25th anniversary ribbon

October 2, 2013

Using Predictable Changes to Create
Competitive Advantage

James Giese | UWEBC Communications Director

Daniel Burrus is considered one of the world’s leading futurists on global trends and innovation. He gave the closing keynote “Technology-Enabled Innovation: Leading with Strategic Foresight and Certainty,” during the 15th annual UW E-Business Consortium (UWEBC) Business Best Practices & Emerging Technologies Conference held Oct. 1 in Madison, WI.

His presentation addressed the driving forces of predictable changes and how companies can develop game-changing strategies by capitalizing on emerging technological trends.

Daniel Burrus giving the closing keynote during the 15th annual UWEBC Business Best Practices & Emerging Technologies Conference on Oct. 1, 2013.
“It is possible to create anticipatory organizations that can use the science of certainty to reduce risk,” said Burrus. The key is to separate hard trends (trends that will happen) from soft trends (trends that might happen) to understand the driving forces of predictable changes. Hard trends can be foreseen with certainty.

There are two types of change that are everywhere, are very visible, and that tell you a lot about the future. The first is cyclical change. Examples of cyclical change are weather cycles and business cycles. The second type of change is linear change. “Once this type of change hits, you’re never going back to the old way,” said Burrus, “For example, once you get a smart phone you’re never going back to a dumb phone.”

“Ask yourself, what linear changes have been happening and then look out from there, you can see what’s next and can turn the predictable changes into competitive advantage,“ said Burrus, “That’s how you can be anticipatory.”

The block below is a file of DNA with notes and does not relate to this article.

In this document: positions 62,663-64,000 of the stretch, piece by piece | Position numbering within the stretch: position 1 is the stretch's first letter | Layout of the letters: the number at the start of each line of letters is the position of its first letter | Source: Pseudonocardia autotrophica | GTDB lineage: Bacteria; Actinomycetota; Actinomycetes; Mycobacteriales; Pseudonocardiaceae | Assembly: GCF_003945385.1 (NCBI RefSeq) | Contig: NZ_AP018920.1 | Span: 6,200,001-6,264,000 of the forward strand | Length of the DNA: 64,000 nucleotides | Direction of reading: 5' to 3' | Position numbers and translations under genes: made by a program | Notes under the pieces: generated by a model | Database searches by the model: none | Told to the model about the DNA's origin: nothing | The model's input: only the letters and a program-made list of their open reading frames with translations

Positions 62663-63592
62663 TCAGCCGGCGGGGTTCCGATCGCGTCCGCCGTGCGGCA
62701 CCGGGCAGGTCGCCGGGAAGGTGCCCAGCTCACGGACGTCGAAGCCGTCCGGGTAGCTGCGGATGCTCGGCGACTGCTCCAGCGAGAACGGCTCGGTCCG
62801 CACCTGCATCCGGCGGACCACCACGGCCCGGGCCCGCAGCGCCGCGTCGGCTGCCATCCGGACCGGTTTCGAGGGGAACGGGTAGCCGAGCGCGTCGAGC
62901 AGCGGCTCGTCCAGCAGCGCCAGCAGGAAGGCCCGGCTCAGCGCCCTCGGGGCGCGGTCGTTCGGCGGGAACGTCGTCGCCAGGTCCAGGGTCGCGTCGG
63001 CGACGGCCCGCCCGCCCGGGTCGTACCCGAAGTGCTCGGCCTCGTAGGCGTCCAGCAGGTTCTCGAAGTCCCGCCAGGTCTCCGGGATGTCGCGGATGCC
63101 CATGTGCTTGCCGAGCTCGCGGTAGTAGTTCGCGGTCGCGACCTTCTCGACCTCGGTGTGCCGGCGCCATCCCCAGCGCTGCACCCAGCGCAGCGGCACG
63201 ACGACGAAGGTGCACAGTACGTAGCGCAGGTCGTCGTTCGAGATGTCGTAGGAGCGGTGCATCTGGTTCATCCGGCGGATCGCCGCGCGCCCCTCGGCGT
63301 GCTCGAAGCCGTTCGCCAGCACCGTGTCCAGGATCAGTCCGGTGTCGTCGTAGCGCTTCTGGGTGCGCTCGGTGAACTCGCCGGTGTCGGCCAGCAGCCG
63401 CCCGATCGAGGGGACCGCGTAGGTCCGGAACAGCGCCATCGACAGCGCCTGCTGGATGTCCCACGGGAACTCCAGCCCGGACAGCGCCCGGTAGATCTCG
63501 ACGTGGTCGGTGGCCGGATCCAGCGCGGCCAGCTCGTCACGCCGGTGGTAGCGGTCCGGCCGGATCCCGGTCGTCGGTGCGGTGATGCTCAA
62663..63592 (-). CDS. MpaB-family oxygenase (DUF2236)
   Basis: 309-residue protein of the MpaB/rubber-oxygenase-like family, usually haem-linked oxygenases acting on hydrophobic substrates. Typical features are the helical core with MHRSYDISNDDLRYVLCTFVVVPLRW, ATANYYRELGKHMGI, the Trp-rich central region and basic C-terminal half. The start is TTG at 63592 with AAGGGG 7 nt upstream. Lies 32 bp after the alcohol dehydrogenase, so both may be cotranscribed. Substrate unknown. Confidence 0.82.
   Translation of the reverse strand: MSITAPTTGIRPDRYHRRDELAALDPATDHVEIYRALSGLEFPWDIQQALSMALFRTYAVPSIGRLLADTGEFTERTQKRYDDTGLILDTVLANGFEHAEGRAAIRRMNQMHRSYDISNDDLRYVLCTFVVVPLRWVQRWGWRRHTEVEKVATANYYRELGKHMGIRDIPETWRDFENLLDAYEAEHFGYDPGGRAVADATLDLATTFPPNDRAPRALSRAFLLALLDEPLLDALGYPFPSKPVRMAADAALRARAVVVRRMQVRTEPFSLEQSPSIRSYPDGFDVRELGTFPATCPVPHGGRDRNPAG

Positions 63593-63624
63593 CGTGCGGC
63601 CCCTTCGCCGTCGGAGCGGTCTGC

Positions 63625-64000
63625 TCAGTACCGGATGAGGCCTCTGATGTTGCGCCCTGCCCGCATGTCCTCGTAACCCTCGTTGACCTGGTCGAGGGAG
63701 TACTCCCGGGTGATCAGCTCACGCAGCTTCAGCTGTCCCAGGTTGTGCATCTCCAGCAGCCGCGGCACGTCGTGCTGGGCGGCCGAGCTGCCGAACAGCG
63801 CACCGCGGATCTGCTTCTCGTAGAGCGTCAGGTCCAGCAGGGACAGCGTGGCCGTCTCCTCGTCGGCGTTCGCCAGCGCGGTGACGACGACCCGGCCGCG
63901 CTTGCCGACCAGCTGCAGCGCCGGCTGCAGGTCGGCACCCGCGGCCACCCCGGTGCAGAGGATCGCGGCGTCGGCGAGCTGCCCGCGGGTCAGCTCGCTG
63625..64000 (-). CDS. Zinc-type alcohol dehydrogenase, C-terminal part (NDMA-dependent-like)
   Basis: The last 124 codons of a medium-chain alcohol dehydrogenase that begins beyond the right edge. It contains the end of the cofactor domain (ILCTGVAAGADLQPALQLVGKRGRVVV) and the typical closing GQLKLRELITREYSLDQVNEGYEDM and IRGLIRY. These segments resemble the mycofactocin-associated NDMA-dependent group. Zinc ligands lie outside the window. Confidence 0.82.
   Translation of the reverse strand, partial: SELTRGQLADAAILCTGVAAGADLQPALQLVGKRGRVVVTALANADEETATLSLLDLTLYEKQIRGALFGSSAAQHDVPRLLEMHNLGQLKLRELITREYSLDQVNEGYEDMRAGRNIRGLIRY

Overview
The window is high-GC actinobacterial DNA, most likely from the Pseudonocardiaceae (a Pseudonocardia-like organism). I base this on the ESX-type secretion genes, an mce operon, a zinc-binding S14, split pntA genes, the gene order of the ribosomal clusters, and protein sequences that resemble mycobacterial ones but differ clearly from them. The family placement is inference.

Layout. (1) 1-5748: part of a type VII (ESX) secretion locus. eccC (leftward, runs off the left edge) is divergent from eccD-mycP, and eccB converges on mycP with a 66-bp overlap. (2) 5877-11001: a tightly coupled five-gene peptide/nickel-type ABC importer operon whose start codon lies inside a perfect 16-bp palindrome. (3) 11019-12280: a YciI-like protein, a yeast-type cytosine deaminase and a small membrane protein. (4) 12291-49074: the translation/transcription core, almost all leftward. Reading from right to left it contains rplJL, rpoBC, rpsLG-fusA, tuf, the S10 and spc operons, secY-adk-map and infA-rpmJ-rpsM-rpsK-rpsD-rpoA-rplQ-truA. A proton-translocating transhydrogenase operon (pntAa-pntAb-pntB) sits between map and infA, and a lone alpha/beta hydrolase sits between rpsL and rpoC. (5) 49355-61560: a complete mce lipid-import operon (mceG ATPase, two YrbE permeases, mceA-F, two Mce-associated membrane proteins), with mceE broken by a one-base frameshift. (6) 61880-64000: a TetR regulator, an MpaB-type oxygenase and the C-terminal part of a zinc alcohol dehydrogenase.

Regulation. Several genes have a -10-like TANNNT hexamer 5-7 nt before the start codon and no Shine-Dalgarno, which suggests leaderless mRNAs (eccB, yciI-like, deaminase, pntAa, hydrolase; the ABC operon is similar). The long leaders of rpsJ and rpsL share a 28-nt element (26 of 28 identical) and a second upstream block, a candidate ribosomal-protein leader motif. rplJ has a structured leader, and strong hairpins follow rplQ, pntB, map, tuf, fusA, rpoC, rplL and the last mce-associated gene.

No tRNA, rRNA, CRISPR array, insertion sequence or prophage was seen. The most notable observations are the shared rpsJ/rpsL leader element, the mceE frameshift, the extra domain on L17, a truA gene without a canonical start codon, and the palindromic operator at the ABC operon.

Over the next five years, Burrus said that we will be transforming how we sell, market, communicate, collaborate, innovate, train, and educate. Briefly, Burrus discussed several trends that give organizations the ability to anticipate change, including:

On-Demand Services
On-demand services will increasingly be offered to companies needing to rapidly deploy new services. Hardware as a Service (HaaS) joins Software as a Service (SaaS), creating what some have called “IT as a service.” Burrus said that the next step in on-demand services is Everything as a Service (XaaS).

Virtualization of Storage, Applications, and Networking
Virtualization will see continued acceptance and growth by both large and small businesses as virtualization security improves. Burrus said that we will continue to see the virtualization of processing power, allowing mobile devices to access supercomputer capabilities and apply it to processes such as purchasing, logistics, and other areas.

Gamification of Education
The gamification of education will fuel a fast-moving hard trend using advanced simulations and skill-based learning systems that are self-diagnostic, interactive, game-like, and competitive, all focused on giving the user an immersive experience thanks to a photo-realistic 3D interface.

According to Burrus, change means doing the same thing, only with a difference, but transformation means doing something completely different. “Blackberry changed the cell phone, giving us access to our email; Apple transformed it, giving us access to everything,” he said.

“Based on predictable hard trends that are already in place,” said Burrus, “over the next five years, every business process is going to undergo a major transformation. And someone has to both drive and oversee internal, as well as external, transformation.”

© 2000-2023 UW E-Business Consortium, University of Wisconsin-Madison. All rights reserved. Site credits»